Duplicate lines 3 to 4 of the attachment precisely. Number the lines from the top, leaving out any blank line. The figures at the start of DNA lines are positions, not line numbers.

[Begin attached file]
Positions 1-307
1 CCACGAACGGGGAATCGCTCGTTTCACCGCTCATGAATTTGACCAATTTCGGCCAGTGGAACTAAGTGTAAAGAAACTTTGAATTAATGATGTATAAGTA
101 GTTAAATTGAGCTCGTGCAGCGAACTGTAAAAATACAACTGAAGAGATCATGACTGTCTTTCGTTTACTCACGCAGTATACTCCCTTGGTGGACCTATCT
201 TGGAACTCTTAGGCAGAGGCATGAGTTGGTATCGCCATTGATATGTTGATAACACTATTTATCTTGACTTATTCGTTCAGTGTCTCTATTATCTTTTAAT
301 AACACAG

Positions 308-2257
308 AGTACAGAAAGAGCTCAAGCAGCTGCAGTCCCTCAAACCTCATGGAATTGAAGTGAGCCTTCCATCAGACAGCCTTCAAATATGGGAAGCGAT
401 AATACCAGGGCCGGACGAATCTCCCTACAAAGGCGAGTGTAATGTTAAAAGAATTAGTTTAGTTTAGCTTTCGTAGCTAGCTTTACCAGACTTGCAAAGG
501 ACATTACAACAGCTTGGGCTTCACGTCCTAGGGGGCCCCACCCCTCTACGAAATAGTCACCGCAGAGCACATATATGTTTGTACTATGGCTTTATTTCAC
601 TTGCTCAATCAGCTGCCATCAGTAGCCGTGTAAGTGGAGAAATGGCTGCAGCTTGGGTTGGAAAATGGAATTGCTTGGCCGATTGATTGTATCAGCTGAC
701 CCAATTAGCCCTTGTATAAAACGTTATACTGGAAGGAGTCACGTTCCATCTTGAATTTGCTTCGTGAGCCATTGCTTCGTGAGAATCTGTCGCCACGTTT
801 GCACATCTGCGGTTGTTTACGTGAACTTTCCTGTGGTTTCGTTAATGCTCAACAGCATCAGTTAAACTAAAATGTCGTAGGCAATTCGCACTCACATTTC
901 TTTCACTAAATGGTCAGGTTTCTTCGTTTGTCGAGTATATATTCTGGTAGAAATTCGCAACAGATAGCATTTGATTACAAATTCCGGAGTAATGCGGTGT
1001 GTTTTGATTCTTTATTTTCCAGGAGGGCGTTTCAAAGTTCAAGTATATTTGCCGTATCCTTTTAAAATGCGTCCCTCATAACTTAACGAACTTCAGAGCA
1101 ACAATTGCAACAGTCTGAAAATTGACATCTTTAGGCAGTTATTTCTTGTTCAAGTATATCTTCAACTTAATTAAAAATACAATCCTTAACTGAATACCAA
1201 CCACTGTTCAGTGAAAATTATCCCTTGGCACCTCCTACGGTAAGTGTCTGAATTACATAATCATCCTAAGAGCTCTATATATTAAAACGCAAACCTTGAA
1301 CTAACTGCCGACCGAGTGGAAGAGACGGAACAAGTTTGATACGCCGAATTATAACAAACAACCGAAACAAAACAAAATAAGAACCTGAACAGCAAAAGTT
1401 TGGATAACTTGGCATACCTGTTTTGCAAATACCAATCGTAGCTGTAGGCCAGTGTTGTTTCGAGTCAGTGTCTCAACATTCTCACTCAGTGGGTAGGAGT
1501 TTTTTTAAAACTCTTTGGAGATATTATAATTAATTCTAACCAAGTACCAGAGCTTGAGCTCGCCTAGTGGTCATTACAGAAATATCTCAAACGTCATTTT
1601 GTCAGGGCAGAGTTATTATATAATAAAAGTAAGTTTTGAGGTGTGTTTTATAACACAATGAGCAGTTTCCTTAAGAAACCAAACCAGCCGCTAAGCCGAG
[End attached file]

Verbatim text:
101 GTTAAATTGAGCTCGTGCAGCGAACTGTAAAAATACAACTGAAGAGATCATGACTGTCTTTCGTTTACTCACGCAGTATACTCCCTTGGTGGACCTATCT
201 TGGAACTCTTAGGCAGAGGCATGAGTTGGTATCGCCATTGATATGTTGATAACACTATTTATCTTGACTTATTCGTTCAGTGTCTCTATTATCTTTTAAT